New York City subway cars of a bygone era, where graffiti started and was once most prolific, or freight trains in the US or passenger trains in Italy and other European countries where graffiti is currently commonly seen, are not the only types of vehicles or moving objects that graffiti can been found on. Trucks and sometimes cars in cities are also quite common targets for graffiti artists to tag up. Generally these are commercial vehicles since the code (albeit not always a strict one) among graf artists is to exercise respect for private property - but to hell with businesses and city owned property, especially when you can get away with the illegal act.
Always fascinated with this aspect of graffiti done on moving vehicles - oft times really rushed tags since the truck or van is only parked temporarily for as short a stop as a traffic light - I have been snapping pictures of what I have named this "moving violations" part of graffiti. Taken over the last few years in various cities including San Francisco, Oakland, Amsterdam, Los Angeles, and New York City they include a broad spectrum of graffiti from some intricate pieces to some very basic and obviously rushed tag jobs - kinda like the one above on the truck with Santa Rosa plates parked in the Mission District of San Francisco.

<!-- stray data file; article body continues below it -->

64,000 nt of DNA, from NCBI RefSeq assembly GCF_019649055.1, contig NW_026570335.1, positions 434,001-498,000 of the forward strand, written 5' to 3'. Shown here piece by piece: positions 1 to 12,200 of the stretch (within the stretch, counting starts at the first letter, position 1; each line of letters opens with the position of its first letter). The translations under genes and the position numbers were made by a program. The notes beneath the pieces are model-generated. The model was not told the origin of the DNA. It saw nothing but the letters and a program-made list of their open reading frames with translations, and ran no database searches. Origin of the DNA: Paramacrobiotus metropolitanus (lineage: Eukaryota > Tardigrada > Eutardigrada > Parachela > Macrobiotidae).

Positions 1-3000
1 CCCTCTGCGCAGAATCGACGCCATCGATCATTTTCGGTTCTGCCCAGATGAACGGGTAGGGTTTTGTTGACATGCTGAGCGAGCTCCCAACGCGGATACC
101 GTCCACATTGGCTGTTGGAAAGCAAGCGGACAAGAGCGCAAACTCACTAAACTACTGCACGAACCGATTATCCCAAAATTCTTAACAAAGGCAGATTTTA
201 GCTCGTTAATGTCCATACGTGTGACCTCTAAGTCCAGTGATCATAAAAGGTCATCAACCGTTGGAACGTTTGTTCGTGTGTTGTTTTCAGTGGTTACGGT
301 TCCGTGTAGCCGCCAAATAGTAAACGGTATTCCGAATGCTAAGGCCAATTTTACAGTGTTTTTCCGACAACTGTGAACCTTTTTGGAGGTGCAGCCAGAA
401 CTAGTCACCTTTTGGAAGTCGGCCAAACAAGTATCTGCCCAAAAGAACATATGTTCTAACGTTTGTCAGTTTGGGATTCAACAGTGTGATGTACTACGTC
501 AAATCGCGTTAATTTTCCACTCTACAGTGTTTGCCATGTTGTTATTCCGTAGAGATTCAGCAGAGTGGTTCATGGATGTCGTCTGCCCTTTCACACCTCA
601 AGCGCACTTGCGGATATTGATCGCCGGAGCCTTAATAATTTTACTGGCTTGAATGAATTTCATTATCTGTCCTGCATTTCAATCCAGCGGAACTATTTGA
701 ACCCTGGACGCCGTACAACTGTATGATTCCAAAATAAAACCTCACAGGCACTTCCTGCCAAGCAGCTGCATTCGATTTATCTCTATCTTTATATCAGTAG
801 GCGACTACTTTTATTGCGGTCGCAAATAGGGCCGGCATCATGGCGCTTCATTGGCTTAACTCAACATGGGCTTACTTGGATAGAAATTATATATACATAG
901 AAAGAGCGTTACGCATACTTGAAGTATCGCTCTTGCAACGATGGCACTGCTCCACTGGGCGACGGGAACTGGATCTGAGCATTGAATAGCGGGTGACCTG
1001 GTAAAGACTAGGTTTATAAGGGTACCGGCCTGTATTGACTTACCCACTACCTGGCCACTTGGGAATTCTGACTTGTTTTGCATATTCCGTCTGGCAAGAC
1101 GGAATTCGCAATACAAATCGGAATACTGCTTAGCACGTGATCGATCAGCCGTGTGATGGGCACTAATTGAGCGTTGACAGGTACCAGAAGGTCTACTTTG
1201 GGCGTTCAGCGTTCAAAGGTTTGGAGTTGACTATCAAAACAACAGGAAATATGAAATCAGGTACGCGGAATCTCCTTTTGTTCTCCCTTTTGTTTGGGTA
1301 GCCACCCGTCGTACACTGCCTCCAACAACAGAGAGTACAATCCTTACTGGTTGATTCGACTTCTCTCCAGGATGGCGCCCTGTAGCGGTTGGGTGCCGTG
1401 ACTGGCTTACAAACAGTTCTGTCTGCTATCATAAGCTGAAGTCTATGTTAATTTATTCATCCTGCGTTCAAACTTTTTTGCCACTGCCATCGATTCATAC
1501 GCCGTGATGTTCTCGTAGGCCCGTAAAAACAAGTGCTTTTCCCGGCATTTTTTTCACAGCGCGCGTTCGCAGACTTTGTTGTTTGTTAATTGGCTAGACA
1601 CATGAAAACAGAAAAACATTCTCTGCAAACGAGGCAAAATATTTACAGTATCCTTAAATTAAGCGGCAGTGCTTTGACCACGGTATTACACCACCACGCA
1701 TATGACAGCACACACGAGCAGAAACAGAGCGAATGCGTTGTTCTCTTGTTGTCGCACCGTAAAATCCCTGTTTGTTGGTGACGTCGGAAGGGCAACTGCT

One truck owner in Chinatown in New York told me that he had long stopped trying to erase the tags on his once white van that he used to transport garments all over the city in. Other vehicle owners said that they actually commissioned artists to paint their trucks because then they knew that most other graffiti artists out of respect would then leave the vehicle alone. This way at least they could pick the art themselves. There are also some shots (including immediately below) of a graffiti'ed barge on a canal in Amsterdam, a city rife with graffiti everywhere, even along its waterways.